Assurances. In total, 301 tweets fell into the 99th percentile of the assurances strategy. Our qualitative analysis indicates that tweets with high levels of engagement were those that provided timely assurance about events. Oftentimes, these events related directly to the COVID-19 pandemic. For instance, the most favorited (N = 333) and retweeted (N = 91) tweet featuring this strategy read: “BREAKING: UNC’s vaccination clinic in the Student Union will open March 31. Students will receive appointment information tomorrow.” Other tweets that featured high volumes of engagement featured information about other COVID-19-related aspects of education (e.g., “#BREAKING: Graduating U-M students will be invited to Michigan Stadium May 1 to watch the commencement video on the Big House big screen together. Only students will be allowed to participate;” N favorites = 82, N retweets = 13). As evidenced from the examples above, and from other tweets in our subsample, timely tweets providing assurances attracted the highest levels of engagement.

Interestingly, tweets that provided assurances about the functioning of the paper (e.g., “We’re currently updating the website with a new and improved layout and it may not be accessible or reliable during some periods from tonight until early tomorrow. Once everything is working smoothly we’ll send out an update. Thank you all for your patience!”) featured low levels of audience engagement.

Social Networks. In total, 289 tweets fell into the 99th percentile of the category of social networks. Our qualitative analysis indicated that tweets with high engagement were those that fostered a sense of community. Of note is that many of these tweets referenced the publication’s role in the community. For instance, the most favorited (N = 211) tweet read, “…On Wednesday, the Texan tweeted photos of maskless students playing in the snow. This evening, we deleted that tweet. We strive to produce good journalism that helps people. That tweet did not. Thank you to everyone who responded to the tweet to hold us accountable.” Another example of a community-based tweet comes from the second-most favorited tweet (N = 138): “No more Twitter crop, you said?” In these cases, and others, the newspaper indicates they are listening to their audience and adjusting their practices accordingly.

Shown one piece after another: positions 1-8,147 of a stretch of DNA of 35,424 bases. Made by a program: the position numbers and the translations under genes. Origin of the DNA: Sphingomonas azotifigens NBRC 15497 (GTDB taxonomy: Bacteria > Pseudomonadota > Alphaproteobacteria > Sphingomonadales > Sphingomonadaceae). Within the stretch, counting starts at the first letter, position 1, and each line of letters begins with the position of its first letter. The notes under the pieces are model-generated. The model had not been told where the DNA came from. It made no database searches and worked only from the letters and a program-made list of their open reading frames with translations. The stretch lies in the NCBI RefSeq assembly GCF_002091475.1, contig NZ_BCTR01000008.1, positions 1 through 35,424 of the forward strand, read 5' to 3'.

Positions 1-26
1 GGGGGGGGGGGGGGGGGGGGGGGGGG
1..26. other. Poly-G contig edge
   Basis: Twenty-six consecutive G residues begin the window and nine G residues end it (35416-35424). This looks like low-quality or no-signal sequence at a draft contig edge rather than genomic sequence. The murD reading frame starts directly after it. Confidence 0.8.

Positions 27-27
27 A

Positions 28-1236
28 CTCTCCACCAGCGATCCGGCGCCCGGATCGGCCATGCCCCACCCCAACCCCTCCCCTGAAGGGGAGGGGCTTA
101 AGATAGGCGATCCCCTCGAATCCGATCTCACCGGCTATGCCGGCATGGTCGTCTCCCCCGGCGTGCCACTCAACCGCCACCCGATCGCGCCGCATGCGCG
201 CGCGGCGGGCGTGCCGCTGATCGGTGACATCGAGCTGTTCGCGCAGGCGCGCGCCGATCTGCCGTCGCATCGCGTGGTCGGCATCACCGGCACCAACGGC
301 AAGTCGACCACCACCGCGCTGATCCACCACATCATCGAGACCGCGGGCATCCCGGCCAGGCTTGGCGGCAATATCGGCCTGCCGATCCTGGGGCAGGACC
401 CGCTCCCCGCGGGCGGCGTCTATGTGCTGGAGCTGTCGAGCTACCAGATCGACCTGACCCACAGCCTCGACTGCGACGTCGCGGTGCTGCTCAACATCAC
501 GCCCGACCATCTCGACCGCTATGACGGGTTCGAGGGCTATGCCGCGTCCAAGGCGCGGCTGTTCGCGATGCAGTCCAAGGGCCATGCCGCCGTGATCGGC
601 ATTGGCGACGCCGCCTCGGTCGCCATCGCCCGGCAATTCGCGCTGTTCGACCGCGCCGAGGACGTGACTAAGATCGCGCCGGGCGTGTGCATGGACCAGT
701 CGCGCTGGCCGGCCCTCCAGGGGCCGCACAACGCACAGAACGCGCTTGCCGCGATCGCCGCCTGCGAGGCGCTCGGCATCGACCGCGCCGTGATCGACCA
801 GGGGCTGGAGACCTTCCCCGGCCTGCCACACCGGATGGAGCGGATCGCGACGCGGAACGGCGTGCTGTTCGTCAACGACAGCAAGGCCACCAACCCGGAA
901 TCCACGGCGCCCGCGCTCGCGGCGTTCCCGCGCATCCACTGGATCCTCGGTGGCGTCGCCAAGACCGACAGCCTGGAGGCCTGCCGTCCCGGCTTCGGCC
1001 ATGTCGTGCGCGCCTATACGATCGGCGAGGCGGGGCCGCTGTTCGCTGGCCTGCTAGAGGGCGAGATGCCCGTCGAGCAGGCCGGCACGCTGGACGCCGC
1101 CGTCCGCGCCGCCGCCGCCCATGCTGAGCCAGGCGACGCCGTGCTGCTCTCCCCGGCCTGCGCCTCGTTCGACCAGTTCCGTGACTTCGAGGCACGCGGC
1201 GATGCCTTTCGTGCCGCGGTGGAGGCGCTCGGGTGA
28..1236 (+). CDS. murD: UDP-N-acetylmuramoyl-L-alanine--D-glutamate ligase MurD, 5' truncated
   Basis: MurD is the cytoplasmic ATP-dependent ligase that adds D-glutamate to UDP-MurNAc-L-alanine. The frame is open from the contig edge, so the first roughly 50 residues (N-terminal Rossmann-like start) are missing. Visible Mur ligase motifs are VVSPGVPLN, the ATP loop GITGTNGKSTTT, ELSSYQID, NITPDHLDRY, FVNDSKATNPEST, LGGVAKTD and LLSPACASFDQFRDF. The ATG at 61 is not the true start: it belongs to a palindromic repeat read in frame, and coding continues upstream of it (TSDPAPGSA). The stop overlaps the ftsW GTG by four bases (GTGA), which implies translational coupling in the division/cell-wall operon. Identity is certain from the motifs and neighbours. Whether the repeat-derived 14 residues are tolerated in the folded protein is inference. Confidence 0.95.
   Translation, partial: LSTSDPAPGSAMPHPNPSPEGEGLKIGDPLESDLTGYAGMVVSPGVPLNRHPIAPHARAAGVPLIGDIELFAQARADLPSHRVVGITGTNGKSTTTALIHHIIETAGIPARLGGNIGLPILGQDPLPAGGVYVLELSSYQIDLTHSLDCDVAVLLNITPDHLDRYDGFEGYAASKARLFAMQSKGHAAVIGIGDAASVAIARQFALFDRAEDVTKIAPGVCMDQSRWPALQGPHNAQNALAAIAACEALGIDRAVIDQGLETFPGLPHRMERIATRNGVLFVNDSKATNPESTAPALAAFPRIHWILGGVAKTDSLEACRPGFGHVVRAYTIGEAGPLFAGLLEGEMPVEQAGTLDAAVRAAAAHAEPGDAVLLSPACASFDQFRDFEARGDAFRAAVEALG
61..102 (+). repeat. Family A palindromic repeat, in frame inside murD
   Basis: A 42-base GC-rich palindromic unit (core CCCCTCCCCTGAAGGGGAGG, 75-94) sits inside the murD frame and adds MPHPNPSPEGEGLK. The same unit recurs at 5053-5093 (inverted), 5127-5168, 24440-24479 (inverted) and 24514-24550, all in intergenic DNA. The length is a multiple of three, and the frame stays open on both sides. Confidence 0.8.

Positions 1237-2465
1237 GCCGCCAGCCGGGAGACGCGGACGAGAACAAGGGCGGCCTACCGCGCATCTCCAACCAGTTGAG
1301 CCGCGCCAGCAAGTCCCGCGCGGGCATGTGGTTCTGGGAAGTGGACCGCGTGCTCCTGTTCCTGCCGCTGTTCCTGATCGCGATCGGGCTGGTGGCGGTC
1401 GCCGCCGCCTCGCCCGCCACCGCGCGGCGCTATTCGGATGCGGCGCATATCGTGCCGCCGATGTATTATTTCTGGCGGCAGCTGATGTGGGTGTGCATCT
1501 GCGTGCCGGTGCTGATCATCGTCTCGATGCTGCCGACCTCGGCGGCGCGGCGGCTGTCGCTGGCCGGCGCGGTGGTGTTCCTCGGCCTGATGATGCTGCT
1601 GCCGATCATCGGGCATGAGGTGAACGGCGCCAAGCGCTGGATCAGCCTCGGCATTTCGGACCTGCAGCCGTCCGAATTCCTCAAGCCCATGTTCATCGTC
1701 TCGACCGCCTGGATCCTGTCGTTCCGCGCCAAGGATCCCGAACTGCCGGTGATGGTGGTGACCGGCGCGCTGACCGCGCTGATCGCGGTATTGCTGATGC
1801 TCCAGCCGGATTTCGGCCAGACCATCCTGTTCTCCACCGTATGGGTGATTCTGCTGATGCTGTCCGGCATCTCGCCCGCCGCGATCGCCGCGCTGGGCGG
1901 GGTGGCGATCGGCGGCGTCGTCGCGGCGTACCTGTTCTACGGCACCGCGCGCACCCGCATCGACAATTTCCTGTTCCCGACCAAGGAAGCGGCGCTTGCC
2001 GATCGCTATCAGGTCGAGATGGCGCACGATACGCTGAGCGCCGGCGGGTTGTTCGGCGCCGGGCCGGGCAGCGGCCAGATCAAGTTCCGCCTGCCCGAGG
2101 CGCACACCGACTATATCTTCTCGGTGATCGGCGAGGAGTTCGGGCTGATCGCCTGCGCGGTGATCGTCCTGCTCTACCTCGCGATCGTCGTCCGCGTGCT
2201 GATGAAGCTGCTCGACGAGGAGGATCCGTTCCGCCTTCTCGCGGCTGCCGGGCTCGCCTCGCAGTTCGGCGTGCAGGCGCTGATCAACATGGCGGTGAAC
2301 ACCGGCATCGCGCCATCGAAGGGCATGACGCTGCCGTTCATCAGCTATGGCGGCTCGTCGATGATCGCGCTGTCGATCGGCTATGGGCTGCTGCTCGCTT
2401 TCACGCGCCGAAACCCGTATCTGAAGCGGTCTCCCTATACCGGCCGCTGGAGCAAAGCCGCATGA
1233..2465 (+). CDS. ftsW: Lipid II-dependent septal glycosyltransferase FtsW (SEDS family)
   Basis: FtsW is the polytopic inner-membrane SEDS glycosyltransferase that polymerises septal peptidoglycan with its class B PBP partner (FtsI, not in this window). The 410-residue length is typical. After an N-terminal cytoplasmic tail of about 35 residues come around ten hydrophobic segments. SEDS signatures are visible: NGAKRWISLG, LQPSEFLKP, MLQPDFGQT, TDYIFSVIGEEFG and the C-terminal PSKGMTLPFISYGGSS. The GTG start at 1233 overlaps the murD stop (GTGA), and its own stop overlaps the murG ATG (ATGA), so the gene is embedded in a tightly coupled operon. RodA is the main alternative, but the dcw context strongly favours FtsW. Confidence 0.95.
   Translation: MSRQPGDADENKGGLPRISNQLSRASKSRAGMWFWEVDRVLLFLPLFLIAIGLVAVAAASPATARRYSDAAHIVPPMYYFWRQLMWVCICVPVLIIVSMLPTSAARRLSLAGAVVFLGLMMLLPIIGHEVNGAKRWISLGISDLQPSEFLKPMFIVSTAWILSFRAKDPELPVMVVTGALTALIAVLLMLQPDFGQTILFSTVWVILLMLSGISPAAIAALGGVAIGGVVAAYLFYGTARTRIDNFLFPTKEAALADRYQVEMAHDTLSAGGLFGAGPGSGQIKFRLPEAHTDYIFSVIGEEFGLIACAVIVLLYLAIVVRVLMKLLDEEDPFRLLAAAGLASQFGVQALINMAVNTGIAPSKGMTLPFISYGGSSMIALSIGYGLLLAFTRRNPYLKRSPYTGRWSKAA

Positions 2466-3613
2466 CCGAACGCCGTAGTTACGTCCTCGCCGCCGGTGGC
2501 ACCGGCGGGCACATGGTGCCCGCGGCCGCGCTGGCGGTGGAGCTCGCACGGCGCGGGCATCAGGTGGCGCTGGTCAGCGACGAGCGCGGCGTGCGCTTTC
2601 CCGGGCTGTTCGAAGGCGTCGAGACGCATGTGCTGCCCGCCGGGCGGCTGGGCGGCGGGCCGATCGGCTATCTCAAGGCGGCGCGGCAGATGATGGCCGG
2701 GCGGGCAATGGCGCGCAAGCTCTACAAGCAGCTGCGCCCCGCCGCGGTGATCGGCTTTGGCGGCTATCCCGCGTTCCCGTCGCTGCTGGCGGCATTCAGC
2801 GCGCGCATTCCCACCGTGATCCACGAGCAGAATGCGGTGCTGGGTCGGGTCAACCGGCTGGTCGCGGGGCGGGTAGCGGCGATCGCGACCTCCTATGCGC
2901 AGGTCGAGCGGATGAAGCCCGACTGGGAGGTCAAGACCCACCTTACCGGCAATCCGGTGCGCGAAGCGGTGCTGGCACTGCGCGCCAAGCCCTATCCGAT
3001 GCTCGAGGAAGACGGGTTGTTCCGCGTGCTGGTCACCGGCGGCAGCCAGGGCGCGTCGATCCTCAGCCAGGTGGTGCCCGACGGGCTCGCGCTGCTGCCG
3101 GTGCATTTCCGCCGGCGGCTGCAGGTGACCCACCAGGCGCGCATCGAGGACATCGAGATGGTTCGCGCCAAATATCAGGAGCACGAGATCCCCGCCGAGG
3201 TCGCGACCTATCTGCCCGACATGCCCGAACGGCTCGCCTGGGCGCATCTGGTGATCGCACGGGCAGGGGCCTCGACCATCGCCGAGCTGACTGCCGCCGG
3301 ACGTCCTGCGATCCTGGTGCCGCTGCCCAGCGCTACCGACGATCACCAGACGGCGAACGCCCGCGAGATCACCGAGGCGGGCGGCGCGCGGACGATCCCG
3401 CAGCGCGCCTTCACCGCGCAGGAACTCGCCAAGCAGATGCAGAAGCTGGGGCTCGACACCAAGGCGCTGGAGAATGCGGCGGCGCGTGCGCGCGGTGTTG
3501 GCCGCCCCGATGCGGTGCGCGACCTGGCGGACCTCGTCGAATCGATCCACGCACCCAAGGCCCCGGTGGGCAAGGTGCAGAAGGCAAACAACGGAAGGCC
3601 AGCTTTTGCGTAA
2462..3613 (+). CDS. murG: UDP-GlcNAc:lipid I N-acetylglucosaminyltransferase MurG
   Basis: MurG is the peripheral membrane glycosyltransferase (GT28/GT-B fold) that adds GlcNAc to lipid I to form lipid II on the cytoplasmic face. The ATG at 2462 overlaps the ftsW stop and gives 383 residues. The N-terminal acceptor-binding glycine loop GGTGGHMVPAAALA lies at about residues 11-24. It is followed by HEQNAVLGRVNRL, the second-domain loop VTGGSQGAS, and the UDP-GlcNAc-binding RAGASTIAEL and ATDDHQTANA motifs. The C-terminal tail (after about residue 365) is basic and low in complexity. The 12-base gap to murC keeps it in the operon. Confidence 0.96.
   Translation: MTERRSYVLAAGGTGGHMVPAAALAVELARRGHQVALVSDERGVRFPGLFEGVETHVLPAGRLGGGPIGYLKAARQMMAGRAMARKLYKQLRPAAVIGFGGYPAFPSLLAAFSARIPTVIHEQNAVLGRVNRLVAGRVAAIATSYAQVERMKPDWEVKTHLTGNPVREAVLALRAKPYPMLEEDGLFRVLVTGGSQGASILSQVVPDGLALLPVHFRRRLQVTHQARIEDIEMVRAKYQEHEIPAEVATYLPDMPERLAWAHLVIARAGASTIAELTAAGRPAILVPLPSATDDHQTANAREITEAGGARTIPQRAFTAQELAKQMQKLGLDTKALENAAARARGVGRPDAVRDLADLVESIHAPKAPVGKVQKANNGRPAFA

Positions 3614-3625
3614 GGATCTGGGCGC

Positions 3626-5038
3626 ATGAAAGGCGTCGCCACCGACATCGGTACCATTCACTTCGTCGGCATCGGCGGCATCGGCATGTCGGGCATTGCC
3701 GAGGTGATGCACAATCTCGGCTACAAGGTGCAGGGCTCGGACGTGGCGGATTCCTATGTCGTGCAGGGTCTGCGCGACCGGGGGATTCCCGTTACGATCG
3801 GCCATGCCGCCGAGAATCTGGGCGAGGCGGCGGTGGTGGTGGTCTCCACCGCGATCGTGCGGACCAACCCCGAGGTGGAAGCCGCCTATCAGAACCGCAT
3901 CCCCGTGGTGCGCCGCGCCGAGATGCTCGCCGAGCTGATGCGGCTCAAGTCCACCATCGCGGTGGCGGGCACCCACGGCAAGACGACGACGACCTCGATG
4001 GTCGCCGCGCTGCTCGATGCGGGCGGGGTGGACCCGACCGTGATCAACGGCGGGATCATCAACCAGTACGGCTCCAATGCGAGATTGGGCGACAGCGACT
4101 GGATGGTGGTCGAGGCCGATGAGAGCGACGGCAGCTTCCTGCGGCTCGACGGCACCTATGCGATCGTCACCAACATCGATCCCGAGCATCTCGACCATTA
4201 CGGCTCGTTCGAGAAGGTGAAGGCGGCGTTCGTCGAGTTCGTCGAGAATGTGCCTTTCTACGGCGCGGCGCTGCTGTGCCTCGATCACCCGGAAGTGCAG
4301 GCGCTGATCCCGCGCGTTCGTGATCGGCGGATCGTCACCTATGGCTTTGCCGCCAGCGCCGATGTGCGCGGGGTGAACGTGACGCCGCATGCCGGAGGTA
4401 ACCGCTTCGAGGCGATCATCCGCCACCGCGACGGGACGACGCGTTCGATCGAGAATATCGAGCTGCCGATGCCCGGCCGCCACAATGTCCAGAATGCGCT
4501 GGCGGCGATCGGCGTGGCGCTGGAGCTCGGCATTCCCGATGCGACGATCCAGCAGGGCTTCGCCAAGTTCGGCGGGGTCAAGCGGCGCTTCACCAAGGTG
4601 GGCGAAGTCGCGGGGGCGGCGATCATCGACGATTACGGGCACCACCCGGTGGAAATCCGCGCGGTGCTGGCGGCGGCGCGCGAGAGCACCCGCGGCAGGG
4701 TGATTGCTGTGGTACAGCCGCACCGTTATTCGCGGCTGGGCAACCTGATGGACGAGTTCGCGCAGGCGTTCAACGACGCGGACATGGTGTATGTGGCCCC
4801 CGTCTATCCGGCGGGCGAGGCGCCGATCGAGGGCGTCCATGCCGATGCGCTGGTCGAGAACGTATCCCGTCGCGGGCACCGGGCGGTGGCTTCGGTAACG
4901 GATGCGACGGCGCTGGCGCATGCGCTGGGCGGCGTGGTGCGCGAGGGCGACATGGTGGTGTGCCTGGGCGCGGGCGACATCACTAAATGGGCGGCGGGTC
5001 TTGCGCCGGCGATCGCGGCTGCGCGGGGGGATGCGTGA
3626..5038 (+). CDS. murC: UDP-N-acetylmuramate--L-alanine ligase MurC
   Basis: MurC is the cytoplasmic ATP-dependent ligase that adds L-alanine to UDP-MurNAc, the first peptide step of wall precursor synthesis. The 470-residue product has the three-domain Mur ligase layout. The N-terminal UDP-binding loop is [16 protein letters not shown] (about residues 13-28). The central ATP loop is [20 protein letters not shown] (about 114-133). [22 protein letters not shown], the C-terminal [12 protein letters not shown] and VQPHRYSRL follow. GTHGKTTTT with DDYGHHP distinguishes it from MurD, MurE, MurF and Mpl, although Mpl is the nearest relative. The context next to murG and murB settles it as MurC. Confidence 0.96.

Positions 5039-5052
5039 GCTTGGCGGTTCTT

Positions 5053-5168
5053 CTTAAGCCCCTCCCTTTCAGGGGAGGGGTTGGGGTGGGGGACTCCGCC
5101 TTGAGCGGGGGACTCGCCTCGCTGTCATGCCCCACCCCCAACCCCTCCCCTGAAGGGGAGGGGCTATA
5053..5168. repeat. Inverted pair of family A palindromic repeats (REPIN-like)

Shared Tasks. In total, 280 tweets fell into the 99th percentile of the shared tasks strategy. Our qualitative analysis indicates that tweets with high levels of engagement were those that featured timely campus-related issues that have been, or needed to be, solved within the community. For instance, the most favorited (N = 100) and retweeted (N = 32) tweet in our sample was, “Thread: Graduate workers are degree-seeking students who pay tuition and work about 15 to 20 hours a week. They include research and graduate assistants, as well as associate instructors. Their work is indispensable to IU, yet their stipends are among the Big Ten’s lowest.” Other examples include, “‘Unpaid internships exploit the labor of college students and exacerbate existing inequalities in the corporate world,’ the Editorial Board writes” (N favorites = 48, N retweets = 5) and “Social work graduate students form Queer Student Alliance” (Nfavorites = 61, N retweets = 12).


The current study sought to understand if and how award-winning student newspapers employed relational maintenance strategies in their social media posts. Results from our quantitative analysis indicate that student newspapers employ each of the five relational maintenance strategies in their social media posts, albeit to differing degrees. Specifically, student newspapers most often tweeted content that fell under the social networks and shared tasks categories, followed in descending order by openness, positivity, and assurances. Our results further indicate systematic patterns in user engagement within each of the five relational maintenance strategies.

Results from our qualitative analysis provide strong evidence that, when it comes to attracting engagement, posts that strive to maintain relationships directly with their audiences via Twitter (e.g., through speaking to them directly; e.g., “stay tuned!”) do not necessarily attract the greatest volume of user engagement. Rather, tweets that address the central tenets of newsworthiness within each of these categories attract the highest levels of user engagement.